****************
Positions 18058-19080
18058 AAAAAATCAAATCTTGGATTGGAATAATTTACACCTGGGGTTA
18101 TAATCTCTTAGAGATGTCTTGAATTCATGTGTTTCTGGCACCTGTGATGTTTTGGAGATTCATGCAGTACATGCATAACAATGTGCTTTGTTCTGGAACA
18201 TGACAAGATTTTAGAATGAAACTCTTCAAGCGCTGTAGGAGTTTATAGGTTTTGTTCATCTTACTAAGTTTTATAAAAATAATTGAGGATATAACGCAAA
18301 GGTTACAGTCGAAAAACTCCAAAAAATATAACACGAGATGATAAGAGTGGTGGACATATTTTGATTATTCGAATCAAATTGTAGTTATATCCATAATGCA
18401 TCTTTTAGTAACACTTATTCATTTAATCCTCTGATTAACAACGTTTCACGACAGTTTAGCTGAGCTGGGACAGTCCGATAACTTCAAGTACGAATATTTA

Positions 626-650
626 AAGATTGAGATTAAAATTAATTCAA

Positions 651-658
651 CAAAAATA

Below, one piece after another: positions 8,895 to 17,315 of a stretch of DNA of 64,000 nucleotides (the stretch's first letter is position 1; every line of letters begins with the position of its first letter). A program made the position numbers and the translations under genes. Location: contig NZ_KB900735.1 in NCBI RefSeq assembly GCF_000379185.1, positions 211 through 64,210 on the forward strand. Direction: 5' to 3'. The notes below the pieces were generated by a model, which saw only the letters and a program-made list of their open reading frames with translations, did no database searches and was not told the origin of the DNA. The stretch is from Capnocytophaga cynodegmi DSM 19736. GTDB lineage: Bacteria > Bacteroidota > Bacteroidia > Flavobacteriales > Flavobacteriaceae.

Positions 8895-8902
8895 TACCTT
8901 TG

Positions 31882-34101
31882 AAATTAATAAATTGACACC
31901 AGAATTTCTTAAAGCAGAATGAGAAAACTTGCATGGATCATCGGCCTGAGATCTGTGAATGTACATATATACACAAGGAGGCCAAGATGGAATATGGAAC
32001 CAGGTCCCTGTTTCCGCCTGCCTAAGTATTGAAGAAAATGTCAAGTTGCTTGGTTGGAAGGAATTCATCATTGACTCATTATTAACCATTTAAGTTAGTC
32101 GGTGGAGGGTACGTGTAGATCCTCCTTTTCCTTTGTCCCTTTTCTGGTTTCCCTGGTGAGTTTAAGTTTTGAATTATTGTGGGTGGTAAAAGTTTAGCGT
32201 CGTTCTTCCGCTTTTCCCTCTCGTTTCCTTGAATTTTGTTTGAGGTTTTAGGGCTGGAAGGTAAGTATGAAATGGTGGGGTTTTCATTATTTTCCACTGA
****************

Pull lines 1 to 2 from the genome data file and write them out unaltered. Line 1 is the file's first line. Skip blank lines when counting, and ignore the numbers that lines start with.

Positions 18058-19080
18058 AAAAAATCAAATCTTGGATTGGAATAATTTACACCTGGGGTTA